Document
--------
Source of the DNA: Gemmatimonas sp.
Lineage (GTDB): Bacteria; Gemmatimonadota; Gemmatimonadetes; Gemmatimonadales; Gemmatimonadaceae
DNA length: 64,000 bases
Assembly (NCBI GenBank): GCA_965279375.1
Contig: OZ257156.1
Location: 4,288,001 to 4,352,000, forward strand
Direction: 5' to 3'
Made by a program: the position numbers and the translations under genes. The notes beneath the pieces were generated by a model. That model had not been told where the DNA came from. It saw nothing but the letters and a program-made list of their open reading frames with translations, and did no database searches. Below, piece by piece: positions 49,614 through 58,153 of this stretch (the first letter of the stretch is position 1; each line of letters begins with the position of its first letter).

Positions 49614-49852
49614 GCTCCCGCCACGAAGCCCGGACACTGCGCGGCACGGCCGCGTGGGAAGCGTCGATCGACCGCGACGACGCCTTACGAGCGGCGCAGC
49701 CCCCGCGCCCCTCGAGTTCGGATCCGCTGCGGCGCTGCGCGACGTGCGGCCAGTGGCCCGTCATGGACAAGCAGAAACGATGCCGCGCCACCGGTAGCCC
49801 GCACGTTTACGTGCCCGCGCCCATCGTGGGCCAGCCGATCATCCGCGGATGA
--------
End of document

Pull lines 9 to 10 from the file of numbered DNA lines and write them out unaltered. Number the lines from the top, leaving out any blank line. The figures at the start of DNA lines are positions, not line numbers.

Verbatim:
Positions 49614-49852
49614 GCTCCCGCCACGAAGCCCGGACACTGCGCGGCACGGCCGCGTGGGAAGCGTCGATCGACCGCGACGACGCCTTACGAGCGGCGCAGC